Shin splints are a common exercise-related problems. The term “shin splints” refers to pain along the inner edge of the shinbone(tibia).
Shin splints typically develop after physical activity. They are often associated with running. Any vigorous sports activity can bring on shin splints, especially if you are just starting a fitness program.
Simple measures can relieve the pain of shin splints. Rest, ice, and stretching often help. Taking care not to overdo your exercise routine will help prevent shin splints from coming back.
Shin splints is a term which can include a number of diagnosis or causes and is not an actual injury or diagnosis in itself.
It is the name athletes often give to pain along the inside of the shin bone. Medial tibial stress syndrome or medial tibial traction periostitis is a more accurate description of what is usually going on.
The muscles of the lower leg pull on the periosteum or sheath surrounding the shin bone causing pain and inflammation. This an over use injury resulting form increasing running mileage too quickly, excessive training on hard surfaces and running on your toes as in sprinting repetitions.
Certain biomechanical factors such as over pronation (rolling in) of the feet may be seen or particularly tight calf muscles can increase the likelihood of developing shin pain.
Medial tibial stress syndrome is the most common cause of shin pain which people generally refer to as shin splints. It is primarily an over use injury where repetitive strain causes traction forces on the sheath surrounding the bone resulting in pain and inflammation.
Although too much running, jumping or sprinting is the obvious cause, there are a number of factors which can increase the likelihood of shin pain developing.
Overpronation occurs when the foot roots inwards too much flattening the arch of the foot and causing the lower leg to rotate inwards.
Oversupination is where the foot rolls outwards too much during the time the foot is in contact with the ground.
Inadequate footwear such as the wrong type of shoe for your running style or running shoes that are just too old and have lost their support and cushioning can cause injury.
Increasing training too quickly is one of the more common causes of shin splints.
Poor flexibility at the ankle can cause increased stress on the soft tissues, muscles and tendons of the lower leg when running.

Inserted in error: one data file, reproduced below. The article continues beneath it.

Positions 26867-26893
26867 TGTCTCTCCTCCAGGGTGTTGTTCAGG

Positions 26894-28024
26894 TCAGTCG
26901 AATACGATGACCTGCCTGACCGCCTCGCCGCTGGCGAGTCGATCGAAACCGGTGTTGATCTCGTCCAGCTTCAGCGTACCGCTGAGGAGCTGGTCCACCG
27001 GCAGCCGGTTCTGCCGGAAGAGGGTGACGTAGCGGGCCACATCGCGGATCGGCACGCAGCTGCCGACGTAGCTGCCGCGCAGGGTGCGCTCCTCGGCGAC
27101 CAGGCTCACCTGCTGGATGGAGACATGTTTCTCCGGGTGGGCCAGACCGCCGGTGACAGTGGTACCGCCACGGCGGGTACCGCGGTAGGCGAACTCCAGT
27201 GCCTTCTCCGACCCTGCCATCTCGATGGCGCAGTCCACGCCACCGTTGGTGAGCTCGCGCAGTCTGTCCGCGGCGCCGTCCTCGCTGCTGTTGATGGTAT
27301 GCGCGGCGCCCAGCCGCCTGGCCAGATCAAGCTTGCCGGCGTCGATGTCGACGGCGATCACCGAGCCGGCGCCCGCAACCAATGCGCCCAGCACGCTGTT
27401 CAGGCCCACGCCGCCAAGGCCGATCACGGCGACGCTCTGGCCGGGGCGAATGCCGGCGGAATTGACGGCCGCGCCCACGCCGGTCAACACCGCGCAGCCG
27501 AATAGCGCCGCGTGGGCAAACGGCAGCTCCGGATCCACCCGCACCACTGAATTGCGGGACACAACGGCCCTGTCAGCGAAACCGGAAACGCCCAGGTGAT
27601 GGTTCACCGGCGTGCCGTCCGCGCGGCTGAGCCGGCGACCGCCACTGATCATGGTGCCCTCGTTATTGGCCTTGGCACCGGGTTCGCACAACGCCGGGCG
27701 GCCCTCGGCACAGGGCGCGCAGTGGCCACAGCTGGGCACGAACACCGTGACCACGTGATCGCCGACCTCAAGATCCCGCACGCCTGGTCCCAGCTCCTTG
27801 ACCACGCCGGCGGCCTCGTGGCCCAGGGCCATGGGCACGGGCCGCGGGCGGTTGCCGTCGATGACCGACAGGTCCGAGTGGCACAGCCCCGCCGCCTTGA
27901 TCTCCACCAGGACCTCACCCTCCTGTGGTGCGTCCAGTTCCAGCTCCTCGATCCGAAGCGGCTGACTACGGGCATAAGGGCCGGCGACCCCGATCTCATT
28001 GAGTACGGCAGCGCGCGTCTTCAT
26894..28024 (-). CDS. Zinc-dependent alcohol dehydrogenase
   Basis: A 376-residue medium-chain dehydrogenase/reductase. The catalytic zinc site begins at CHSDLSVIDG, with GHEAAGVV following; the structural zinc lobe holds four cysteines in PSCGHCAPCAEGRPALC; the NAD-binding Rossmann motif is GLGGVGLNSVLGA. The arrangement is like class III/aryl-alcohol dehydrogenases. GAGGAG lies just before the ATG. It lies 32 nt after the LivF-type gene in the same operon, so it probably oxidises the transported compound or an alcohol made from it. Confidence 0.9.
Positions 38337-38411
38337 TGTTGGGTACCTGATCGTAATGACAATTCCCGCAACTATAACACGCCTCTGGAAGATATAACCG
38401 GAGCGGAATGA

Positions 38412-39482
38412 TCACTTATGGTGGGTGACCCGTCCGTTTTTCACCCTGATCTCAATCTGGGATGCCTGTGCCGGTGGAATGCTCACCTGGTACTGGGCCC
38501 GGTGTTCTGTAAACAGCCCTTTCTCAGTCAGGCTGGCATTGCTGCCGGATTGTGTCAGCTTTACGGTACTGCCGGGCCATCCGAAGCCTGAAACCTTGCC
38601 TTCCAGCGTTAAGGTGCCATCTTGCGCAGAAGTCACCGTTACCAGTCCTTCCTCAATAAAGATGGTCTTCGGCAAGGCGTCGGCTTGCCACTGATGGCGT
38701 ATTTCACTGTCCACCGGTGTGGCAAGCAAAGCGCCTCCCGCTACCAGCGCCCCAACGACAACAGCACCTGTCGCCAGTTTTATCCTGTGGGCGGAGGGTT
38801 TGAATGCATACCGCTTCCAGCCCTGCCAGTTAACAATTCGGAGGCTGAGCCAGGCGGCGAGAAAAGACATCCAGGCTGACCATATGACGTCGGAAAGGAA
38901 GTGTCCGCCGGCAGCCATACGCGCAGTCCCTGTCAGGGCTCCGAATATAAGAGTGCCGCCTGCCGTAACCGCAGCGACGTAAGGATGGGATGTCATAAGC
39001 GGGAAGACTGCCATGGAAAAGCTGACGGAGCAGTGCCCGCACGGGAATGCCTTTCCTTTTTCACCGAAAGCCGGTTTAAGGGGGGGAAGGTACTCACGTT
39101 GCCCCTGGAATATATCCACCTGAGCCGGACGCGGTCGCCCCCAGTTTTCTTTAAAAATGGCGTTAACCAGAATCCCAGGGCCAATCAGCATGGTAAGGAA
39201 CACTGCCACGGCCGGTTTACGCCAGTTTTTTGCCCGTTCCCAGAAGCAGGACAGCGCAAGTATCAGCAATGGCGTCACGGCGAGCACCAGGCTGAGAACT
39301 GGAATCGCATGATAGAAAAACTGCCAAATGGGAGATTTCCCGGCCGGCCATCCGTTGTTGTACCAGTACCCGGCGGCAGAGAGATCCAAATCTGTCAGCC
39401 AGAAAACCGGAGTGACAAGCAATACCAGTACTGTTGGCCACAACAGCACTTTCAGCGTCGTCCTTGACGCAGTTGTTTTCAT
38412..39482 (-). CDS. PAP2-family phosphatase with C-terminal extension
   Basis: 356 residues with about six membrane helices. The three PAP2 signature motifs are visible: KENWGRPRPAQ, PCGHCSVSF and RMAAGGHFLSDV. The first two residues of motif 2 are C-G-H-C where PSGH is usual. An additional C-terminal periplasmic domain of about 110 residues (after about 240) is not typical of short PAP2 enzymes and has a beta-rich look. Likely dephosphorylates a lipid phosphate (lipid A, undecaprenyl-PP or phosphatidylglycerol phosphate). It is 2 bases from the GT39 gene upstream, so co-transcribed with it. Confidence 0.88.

People with shin splints will experience some of the following symptoms:
. A dull ache in the front part of the lower leg
. Pain that develops during exercise
. Pain on either side of the shin bone
. Muscle pain
. Pain along the inner part of the lower leg
. Tenderness or soreness along the inner part of the lower leg
. Swelling in the lower leg(usually mild, if present)
. Numbness and weakness in the feet
See you doctor if you shin splints don’t respond to common treatment methods or if you’re experiencing any of the following symptoms:
.severe pain in your shin after a fall or accident
.a shin that feels hot
.a shin that’s visibly swollen
.pain in your shins even when you’re resting.
After discussing your symptoms and medical history, you doctor will examine your lower leg. An accurate diagnosis is very important. Sometimes, other problems may exist that can have an impact on healing.
Your doctor may order further imaging tests to rule out other shin problems. Specialized tests( bone scans for example)are generally only necessary if the diagnosis is unclear.
Several conditions can cause shin pain, including fractures, tendinitis and chronic exertional compartment syndrome.
Treating shin splints involves reducing pain and inflammation, identifying and correcting training errors and biomechanical problems and restoring muscles to their original condition through stretching, exercises and massage.
The PRICE principles consist of protection, rest, ice, compression and elevation to reduce initial pain and inflammation. Applying a cold therapy and compression wrap to painful area of the shin for can help the symptoms improve.
Rest-avoid running, jumping or any other activities which make symptoms worse.
Protect and support the area with a shin splint sleeve or compression support. This helps keep the muscles warm and supple as well as providing support to the inflamed tissues.
The doctor may prescribe anti-inflammatory medication such as ibuprofen in the early or acute stage(not to take if you have asthma) and orthotic insoles to correct biomechanical problems of the foot may be prescribed.
Sports massage can be used to reduce tension in the muscles of the lower leg which may be causing traction on the bone.
Exercises to stretch the muscles of the lower leg are important, in particular calf stretching exercises will stretch the tibialis posterior muscle which is often associated with shin pain.
The above article serves only as reference. Kindly refer to your primary care provider for complete consultation and treatment.
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